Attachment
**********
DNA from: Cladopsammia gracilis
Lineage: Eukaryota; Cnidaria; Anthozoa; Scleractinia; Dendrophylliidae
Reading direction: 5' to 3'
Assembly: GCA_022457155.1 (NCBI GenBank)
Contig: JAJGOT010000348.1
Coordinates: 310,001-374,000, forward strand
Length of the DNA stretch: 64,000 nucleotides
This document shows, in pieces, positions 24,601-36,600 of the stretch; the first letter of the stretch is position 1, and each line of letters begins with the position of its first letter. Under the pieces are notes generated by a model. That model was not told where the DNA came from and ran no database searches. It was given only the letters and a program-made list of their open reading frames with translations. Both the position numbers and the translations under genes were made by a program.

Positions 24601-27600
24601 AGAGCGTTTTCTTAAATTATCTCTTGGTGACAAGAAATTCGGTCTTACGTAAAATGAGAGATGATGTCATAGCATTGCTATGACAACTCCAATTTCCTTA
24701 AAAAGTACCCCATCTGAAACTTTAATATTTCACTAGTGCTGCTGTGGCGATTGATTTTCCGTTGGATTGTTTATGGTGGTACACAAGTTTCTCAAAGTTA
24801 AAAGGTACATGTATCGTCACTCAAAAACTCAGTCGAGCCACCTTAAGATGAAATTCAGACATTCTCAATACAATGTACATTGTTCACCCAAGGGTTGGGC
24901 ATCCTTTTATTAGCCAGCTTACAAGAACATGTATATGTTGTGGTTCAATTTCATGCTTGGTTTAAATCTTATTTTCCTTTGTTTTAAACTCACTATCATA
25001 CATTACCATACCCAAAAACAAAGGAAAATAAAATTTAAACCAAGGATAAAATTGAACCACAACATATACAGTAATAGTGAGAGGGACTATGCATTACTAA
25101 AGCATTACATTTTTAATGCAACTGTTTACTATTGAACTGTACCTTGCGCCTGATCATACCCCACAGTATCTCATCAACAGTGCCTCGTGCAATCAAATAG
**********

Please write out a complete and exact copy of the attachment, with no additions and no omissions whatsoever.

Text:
DNA from: Cladopsammia gracilis
Lineage: Eukaryota; Cnidaria; Anthozoa; Scleractinia; Dendrophylliidae
Reading direction: 5' to 3'
Assembly: GCA_022457155.1 (NCBI GenBank)
Contig: JAJGOT010000348.1
Coordinates: 310,001-374,000, forward strand
Length of the DNA stretch: 64,000 nucleotides
This document shows, in pieces, positions 24,601-36,600 of the stretch; the first letter of the stretch is position 1, and each line of letters begins with the position of its first letter. Under the pieces are notes generated by a model. That model was not told where the DNA came from and ran no database searches. It was given only the letters and a program-made list of their open reading frames with translations. Both the position numbers and the translations under genes were made by a program.

Positions 24601-27600
24601 AGAGCGTTTTCTTAAATTATCTCTTGGTGACAAGAAATTCGGTCTTACGTAAAATGAGAGATGATGTCATAGCATTGCTATGACAACTCCAATTTCCTTA
24701 AAAAGTACCCCATCTGAAACTTTAATATTTCACTAGTGCTGCTGTGGCGATTGATTTTCCGTTGGATTGTTTATGGTGGTACACAAGTTTCTCAAAGTTA
24801 AAAGGTACATGTATCGTCACTCAAAAACTCAGTCGAGCCACCTTAAGATGAAATTCAGACATTCTCAATACAATGTACATTGTTCACCCAAGGGTTGGGC
24901 ATCCTTTTATTAGCCAGCTTACAAGAACATGTATATGTTGTGGTTCAATTTCATGCTTGGTTTAAATCTTATTTTCCTTTGTTTTAAACTCACTATCATA
25001 CATTACCATACCCAAAAACAAAGGAAAATAAAATTTAAACCAAGGATAAAATTGAACCACAACATATACAGTAATAGTGAGAGGGACTATGCATTACTAA
25101 AGCATTACATTTTTAATGCAACTGTTTACTATTGAACTGTACCTTGCGCCTGATCATACCCCACAGTATCTCATCAACAGTGCCTCGTGCAATCAAATAG